6. Repeat 3 times ensuring your exhale is longer than your inhale so you relax your nervous system

          This type of “long-exhale breathing” is scientifically proven to reduce stress.

          When your exhale is twice as long as your inhale, it soothes your parasympathetic nervous system, which regulates the relaxation response.[8]

          Plus, this is a great technique for helping you get to sleep, too.

          N — Nutrition

          Diet is vital for beating fatigue – after all, food is your main source of energy.

          If your diet is poor, then it implies you’re not getting the nutrients you need to sustain healthy energy levels.

          Eating a diet for fatigue doesn’t need to be complicated, time-consuming though.

          For most people, it’s just a case of swapping a few unhealthy foods for a few healthier ones, like switching from low-fiber, processed foods to whole, high-fiber foods.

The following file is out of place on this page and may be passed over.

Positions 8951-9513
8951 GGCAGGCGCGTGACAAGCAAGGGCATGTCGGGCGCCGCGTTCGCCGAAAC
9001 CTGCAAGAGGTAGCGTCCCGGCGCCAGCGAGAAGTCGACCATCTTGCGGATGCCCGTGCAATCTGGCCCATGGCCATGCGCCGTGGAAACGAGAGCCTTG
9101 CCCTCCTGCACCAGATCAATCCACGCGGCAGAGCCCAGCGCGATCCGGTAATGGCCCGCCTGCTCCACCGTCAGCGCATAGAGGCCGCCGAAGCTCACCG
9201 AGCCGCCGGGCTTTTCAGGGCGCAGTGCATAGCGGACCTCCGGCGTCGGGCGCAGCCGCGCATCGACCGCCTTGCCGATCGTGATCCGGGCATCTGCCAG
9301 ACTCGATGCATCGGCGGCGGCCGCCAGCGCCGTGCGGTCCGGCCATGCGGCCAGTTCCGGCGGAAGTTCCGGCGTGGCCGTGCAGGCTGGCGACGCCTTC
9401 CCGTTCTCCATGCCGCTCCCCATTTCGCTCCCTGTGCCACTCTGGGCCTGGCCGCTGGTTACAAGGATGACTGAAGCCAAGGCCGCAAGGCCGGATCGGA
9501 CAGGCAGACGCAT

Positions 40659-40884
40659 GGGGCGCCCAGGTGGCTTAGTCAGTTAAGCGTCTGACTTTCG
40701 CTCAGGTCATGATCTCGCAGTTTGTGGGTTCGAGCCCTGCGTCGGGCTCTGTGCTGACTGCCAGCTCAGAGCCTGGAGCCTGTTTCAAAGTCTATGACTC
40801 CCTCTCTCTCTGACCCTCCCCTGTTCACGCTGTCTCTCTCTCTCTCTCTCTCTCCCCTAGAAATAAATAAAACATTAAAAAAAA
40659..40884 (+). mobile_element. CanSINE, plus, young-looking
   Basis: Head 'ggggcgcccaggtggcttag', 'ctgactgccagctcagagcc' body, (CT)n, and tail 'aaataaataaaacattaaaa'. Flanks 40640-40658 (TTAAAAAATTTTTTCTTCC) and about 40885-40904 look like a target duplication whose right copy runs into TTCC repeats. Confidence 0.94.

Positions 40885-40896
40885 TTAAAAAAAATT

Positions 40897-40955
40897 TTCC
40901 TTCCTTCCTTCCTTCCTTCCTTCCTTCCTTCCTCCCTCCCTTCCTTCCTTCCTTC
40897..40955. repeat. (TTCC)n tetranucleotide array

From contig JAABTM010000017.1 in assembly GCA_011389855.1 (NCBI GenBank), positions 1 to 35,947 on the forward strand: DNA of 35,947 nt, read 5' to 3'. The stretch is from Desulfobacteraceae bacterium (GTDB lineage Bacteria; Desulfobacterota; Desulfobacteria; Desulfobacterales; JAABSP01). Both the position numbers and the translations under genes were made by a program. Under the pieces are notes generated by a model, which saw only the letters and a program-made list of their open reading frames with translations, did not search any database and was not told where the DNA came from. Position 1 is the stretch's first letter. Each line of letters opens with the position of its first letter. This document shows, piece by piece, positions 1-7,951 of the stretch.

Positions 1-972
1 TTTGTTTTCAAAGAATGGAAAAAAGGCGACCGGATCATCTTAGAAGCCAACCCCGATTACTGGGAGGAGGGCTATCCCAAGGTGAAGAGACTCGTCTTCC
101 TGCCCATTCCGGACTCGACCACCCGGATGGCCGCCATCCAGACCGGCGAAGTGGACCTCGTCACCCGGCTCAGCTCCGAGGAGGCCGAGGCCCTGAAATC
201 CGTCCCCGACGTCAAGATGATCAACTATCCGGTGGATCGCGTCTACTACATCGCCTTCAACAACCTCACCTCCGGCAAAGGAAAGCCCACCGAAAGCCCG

Unless your current diet is solely made up of fast food and ready meals, adjusting to a fatigue-fighting diet shouldn’t be too much of a shock to the system.

          Here’re 9 simple diet swaps you can make today:

          1. Replace your morning coffee with Matcha green tea and drink only herbal tea within six hours of bedtime.
          2. Add a healthy fat or protein to your any carb you eat, especially if you eat before bed. Please note that carb-only snacks lead to blood-sugar crashes that can make you eat more and they can keep you from sleeping.
          3. Fill up with fiber especially green leafy vegetables. Strive to get at least 25g per day with at least 5 servings (a serving is the size of your fist) of green vegetables.
          4. Replace refined, processed, low-fiber pastas and grains with zucchini noodles and whole grains such as buckwheat, quinoa, sorghum, oats, amaranth, millet, teff, brown rice and corn.
          5. Swap natural sweeteners for refined sugars and try to ensure you don’t get more than 25g of sugar a day if you are a woman and 30g of sugar a day if you are a man.
          6. Replace ice cream with low-sugar alternatives such as So Delicious Dairy-Free Vanilla Bean Coconut Ice Cream.
          7. Swap omega-6, partially-hydrogenated oils such as corn, palm, sunflower, safflower, cotton, canola and soybean oil for omega-3 oils such as flax, olive and nut oils.